The pronoun “these” is used five times to define the men five in the first two verses of this rhetorical triple. Owen uses the pronoun “they” four times, “their” appears eleven times, and “them” three times. “Men” appears twice. By reducing the “men” to pronouns, the poet questions their very existence because they have lost their identity.

In terms of verse, the poem has a trochaic pentameter base. The last line is an excellent example:

Wilfred Owen's Mental Cases Meter

Reading through the poem, there always seems to be that falling rhythm you would expect from the use of trochees. There is no rhyme scheme, but the few end-rhymes in the poem have unstressed syllables closing the meter. For example, “other” and “brother”. However, “perish” and “hellish” are so far apart in the first stanza, this echo of /ʃ/ is satisfying but unexpected.

The poem’s tone of despair is certainly supported by its gloomy rhythm.

The Poem’s Message

The narrative suddenly shifts in the final lines with the use of the inclusive pronoun “us” and the familial term “brother”:

—Thus their hands are plucking at each other;
Picking at the rope-knouts of their scourging;
Snatching after us who smote them, brother,
Pawing us who dealt them war and madness.

By positioning the reader in the poem, Owen is trying attack the general public who believed the propaganda that the war was going to be glorious and pressured the young men to volunteer to enlist. He is also attacking the politicians and generals who sent their soldiers off to die.

Owen uses the alliteration of /s/ in “snatching” and “smote” to connect the two words and reinforce the message that there are people at home who need take some of the blame for the men’s suffering because they “dealt them war and madness”.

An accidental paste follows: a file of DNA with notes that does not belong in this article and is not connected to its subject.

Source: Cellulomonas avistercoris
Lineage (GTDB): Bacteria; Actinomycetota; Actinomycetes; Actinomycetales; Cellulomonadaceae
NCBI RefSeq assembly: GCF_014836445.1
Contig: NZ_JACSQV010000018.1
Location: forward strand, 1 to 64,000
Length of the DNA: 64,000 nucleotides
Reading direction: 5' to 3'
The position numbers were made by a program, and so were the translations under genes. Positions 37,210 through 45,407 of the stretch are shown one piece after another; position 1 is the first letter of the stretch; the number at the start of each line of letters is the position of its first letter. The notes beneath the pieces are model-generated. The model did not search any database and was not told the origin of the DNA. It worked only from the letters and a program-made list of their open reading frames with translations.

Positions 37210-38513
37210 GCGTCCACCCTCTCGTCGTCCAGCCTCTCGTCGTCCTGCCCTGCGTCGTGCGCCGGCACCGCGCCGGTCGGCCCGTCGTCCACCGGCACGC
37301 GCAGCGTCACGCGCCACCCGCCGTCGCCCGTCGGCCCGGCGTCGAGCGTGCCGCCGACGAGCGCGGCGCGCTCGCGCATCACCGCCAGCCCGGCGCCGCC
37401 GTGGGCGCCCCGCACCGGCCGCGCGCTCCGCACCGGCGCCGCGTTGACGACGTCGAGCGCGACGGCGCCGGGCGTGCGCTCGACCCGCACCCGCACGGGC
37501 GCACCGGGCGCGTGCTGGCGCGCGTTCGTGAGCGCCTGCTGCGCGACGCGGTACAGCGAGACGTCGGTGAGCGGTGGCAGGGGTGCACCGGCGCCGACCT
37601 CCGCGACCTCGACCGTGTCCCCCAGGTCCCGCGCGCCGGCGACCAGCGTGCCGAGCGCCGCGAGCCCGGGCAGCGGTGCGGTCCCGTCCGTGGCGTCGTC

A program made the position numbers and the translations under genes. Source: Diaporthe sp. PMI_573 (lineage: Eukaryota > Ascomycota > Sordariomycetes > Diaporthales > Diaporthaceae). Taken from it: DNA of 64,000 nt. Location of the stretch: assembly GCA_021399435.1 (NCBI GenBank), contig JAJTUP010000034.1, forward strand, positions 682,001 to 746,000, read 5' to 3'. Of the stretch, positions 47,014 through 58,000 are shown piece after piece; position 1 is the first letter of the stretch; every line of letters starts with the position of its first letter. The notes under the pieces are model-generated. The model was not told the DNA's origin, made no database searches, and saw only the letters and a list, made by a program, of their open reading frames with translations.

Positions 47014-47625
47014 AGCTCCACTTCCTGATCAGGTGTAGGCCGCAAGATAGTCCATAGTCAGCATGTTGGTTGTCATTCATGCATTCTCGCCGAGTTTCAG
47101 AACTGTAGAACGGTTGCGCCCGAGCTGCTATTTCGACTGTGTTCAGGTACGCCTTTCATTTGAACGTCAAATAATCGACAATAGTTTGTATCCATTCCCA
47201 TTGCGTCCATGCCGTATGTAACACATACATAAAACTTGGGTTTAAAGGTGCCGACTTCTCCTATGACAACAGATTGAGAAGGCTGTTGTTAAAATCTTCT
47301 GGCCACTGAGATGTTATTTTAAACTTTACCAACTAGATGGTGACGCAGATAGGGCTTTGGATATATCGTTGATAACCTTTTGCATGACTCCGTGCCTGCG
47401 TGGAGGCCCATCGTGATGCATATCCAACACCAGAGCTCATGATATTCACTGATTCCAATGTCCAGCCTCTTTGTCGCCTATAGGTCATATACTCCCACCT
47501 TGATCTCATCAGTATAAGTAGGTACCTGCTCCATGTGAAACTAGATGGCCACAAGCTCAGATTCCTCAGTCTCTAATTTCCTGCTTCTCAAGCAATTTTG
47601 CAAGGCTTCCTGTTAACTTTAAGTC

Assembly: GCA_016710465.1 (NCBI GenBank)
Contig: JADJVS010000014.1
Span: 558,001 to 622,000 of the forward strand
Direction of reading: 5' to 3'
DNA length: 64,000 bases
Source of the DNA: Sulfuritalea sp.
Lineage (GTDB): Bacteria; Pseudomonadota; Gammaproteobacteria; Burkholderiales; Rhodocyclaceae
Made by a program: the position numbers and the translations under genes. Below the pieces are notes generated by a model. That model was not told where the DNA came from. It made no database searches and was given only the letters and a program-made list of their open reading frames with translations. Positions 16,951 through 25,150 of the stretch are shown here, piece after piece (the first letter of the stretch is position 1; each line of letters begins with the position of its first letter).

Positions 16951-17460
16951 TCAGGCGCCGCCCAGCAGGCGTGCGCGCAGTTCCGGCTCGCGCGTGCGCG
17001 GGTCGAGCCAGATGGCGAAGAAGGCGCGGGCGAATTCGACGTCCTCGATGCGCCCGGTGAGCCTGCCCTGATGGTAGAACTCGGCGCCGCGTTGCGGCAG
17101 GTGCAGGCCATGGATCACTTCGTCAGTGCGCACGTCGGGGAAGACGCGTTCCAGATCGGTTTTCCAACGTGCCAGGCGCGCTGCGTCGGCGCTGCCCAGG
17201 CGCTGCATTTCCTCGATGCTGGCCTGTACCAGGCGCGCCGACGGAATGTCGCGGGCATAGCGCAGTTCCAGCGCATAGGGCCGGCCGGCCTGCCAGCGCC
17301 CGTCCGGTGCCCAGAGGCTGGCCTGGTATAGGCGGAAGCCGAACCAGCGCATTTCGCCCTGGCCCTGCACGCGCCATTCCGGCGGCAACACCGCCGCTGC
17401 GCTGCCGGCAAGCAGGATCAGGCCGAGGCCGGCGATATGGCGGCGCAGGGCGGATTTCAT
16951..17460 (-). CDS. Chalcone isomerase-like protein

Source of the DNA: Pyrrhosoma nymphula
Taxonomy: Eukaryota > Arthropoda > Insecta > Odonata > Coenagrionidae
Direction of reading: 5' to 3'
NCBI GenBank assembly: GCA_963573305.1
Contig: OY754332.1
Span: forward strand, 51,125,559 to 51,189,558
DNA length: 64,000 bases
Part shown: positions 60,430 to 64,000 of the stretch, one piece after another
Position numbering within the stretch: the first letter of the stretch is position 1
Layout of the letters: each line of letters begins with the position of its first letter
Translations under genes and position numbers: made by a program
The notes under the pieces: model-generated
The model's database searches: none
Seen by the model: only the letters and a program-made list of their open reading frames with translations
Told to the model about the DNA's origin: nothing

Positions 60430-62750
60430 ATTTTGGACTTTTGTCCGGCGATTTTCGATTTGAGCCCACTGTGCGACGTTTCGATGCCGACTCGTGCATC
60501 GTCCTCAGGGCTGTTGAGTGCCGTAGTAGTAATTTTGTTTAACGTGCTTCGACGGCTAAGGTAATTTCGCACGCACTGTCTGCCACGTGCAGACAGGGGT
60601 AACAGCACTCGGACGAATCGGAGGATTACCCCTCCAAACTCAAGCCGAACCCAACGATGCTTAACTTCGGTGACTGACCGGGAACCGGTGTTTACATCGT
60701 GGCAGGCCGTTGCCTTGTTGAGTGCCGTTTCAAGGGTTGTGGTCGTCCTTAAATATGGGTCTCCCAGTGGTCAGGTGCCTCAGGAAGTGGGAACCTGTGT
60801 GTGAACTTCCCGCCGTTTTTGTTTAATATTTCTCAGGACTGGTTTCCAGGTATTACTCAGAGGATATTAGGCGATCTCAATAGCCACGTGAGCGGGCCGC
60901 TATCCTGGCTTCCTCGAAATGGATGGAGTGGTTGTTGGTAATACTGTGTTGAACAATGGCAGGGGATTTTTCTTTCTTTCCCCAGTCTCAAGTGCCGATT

Comprehension Questions

  1. Why might a writer start a poem with questions for the reader?
  2. What are the meanings of the words “twilight” and “purgatorial”? Is there any connection between the images?
  3. In your own words, describe the image of the men in the opening four lines of the poem.
  4. What is your reaction to the simile, “baring teeth that leer like skulls’ teeth wicked”?
  5. What impression do you get of the men’s eyes?
  6. What is the overall impression created of the soldiers from the first stanza?
  7. Make a list of references to body parts in the second stanza. What effect is the poet trying to create by including these images?
  8. Why are the men suffering shock?
  9. Why might the poet have used alliteration of the /m/ sound in the phrase “multitudinous murders”?
  10. What other sounds are repeated in the second stanza? Suggest reasons why Wilfred Owen uses onomatopoeia, alliteration and rhyme.
  11. What is “sunlight” being compared to in the third stanza? Is this an appropriate comparison?
  12. Is the simile “dawn breaks open like a wound that bleeds afresh” effective?
  13. Why does the poet want to draw our attention the alliterative “hilarious, hideous” image of the men’s heads?
  14. Why do the men’s smiles have the appearance of “awful falseness”?
  15. What do you think is the poet’s attitude to war?

Learn More

Thanks for reading!